OPINION: Cut your professors some slack

Professors are trying to adapt to this new style of learning; give them a break while they deal with it

Professors+and+students+alike+have+to+deal+with+the+%22new+normal%22+of+distanced+learning.+

ANISSA CHAK

Professors and students alike have to deal with the “new normal” of distanced learning.

JOEY FRANKLIN, Evergreen columnist

Fall at WSU has been a unique experience with learning and teaching delivered completely online. I have had issues and frustrations over test-taking and going on a wild goose chase to find all my assignments for the week.

Having to learn five different online learning platforms as well as learning how to navigate Blackboard has been a challenge.

However, students have not been alone in their efforts to navigate this semester. Professors are the unsung heroes of WSU this fall, working hard over the summer to develop plans to shift their classes to online.

“We build our own course, and we understand how things work and where all the links are and how things fit together,” Megan Hall, teaching assistant professor in the WSU Department of English, said. “It’s really challenging to divorce ourselves from our creation and put ourselves in the students’ view and how they will interact with this content.”

Professors understand that the students have five or six other classes and want to make life as stress-free for students as they can. Professors have also done their best to make their classes engaging and interactive for the students. They are trying to put students in the best situation to succeed.

“What I’ve been able to do is utilize Zoom’s breakout rooms and designate space on an online synchronous whiteboard and small groups can work together to type, make notes and write on it,” William Hall, assistant professor of mathematics, said.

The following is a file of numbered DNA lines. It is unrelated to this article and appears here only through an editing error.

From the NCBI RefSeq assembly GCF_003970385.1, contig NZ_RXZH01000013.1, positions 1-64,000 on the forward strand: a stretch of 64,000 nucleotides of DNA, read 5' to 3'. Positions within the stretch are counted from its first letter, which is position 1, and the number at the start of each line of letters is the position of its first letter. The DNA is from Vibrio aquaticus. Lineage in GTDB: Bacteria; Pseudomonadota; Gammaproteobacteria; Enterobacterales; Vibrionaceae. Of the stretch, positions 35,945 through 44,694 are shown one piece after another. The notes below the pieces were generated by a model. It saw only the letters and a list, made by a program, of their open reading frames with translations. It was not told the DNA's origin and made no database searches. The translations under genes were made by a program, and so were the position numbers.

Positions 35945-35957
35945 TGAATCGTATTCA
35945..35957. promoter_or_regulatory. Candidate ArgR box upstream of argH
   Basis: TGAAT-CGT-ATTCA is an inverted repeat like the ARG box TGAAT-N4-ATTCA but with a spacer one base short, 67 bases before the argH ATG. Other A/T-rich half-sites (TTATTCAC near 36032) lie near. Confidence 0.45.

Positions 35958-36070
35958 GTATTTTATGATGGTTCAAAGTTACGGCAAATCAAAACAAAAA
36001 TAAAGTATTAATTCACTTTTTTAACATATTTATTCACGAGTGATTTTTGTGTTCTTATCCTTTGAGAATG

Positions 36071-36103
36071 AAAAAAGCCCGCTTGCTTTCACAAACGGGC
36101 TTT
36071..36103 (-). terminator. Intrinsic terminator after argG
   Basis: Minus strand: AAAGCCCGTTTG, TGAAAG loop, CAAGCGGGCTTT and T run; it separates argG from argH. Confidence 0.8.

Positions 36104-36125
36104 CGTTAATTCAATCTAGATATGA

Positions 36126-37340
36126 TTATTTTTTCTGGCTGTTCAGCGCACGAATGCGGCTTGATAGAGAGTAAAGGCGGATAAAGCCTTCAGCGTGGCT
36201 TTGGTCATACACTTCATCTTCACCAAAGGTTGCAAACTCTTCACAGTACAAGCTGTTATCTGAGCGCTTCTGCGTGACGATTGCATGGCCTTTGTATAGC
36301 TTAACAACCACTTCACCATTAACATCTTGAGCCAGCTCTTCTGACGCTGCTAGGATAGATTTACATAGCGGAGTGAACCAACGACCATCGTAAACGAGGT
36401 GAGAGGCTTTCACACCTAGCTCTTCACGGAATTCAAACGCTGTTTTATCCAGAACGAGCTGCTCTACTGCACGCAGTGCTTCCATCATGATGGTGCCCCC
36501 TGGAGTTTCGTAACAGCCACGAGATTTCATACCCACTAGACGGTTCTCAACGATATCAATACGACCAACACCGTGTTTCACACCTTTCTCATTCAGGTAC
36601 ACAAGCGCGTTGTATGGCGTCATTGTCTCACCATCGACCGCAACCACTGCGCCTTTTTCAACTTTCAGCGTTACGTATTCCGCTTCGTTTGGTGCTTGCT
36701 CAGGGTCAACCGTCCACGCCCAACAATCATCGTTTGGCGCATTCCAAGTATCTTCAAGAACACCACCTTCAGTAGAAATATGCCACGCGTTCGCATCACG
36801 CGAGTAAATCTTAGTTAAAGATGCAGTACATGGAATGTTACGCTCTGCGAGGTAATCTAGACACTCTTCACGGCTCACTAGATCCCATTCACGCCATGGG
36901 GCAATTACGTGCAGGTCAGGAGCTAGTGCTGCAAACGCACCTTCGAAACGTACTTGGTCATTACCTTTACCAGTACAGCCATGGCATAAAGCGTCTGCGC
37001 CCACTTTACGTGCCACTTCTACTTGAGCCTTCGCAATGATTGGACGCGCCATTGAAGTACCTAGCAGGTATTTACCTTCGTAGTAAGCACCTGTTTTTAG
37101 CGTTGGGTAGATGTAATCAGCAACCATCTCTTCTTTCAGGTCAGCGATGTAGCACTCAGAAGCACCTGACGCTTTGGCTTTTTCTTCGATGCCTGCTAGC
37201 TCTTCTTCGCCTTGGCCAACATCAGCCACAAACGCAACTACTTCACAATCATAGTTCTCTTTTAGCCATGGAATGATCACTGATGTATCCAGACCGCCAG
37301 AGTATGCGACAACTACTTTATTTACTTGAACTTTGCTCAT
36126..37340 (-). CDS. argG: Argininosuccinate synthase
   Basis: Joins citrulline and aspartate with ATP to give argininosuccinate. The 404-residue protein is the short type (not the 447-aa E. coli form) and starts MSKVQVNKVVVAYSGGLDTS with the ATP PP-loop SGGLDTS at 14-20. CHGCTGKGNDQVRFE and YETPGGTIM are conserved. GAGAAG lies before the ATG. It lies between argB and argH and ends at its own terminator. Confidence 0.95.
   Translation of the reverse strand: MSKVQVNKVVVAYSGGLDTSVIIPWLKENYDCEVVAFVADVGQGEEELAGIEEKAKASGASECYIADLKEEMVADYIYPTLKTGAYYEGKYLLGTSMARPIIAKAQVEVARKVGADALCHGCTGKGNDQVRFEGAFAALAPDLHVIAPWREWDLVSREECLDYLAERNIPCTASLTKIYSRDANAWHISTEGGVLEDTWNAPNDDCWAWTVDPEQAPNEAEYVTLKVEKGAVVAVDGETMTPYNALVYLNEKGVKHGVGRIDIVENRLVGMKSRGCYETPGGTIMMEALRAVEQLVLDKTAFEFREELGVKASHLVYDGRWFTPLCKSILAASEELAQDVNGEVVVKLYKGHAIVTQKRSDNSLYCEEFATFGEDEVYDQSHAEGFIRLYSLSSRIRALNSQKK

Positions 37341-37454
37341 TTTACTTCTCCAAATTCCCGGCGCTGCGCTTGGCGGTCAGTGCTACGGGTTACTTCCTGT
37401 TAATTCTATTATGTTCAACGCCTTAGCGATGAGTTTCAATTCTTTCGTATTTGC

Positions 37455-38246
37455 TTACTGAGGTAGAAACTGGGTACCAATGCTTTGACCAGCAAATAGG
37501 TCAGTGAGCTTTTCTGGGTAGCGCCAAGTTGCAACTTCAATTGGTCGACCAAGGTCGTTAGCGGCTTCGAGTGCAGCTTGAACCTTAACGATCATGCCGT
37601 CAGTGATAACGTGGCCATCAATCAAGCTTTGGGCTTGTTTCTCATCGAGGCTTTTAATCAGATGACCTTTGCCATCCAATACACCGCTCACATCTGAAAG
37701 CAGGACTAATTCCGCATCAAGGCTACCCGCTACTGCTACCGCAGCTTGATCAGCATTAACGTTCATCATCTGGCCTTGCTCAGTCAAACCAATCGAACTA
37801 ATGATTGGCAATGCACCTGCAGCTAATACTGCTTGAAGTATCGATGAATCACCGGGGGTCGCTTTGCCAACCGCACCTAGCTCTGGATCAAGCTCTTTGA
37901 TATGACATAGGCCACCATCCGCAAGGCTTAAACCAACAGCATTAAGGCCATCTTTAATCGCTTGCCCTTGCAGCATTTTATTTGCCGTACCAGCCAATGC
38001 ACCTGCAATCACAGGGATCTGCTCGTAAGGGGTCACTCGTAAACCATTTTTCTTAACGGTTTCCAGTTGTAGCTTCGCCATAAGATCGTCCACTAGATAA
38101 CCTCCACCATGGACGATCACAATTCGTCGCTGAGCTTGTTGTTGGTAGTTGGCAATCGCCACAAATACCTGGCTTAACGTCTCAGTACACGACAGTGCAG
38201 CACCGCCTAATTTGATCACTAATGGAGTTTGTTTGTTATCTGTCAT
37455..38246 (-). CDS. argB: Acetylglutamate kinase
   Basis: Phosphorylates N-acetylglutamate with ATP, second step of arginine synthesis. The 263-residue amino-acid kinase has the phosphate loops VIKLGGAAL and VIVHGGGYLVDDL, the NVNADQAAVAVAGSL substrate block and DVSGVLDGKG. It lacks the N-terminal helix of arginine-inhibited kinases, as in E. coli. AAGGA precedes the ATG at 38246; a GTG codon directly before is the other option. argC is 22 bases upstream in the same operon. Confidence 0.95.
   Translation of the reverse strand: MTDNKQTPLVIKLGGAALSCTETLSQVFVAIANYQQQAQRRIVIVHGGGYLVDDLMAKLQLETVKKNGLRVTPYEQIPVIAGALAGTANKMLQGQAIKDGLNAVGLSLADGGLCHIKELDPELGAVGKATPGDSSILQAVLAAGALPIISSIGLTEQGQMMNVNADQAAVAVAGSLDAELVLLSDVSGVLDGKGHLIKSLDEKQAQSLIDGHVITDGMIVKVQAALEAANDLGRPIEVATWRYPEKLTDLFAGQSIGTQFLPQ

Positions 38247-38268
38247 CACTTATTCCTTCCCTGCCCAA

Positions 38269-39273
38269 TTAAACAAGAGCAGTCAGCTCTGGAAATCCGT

William is truly able to create a virtual classroom instead of meeting with students, assigning them work and sending them off by themselves to complete it. This creates a sense of community between students that might not be typically felt.

I have spoken to only a handful of my peers this fall, so William’s strategy of creating small groups for students to work in is a great way to keep students talking to each other. William said to approach professors via email or Zoom to talk about any issues you may have but stay respectful and kind.

“You have to understand that some [professors] are teaching a lot of students, all of our class sizes went up, we have colleagues and friends who have lost positions and loved ones … approach your issue with patience and grace,” William said.

Professors are human too, and they are dealing with the same issues and struggles that the rest of the world is right now. If you email a professor and do not hear back in 15 minutes, take a breather and understand how stressed everybody is.

Throughout the process of traversing this tough time, understand that at the end of the day, professors are doing what is in the best interests of their students. If a test is hard to access, or you can’t find where to turn in your homework, or even if you don’t understand the platform you are learning on, just know that people are always able and willing to assist you.

Reach out to a professor or staff member and they will be happy to help.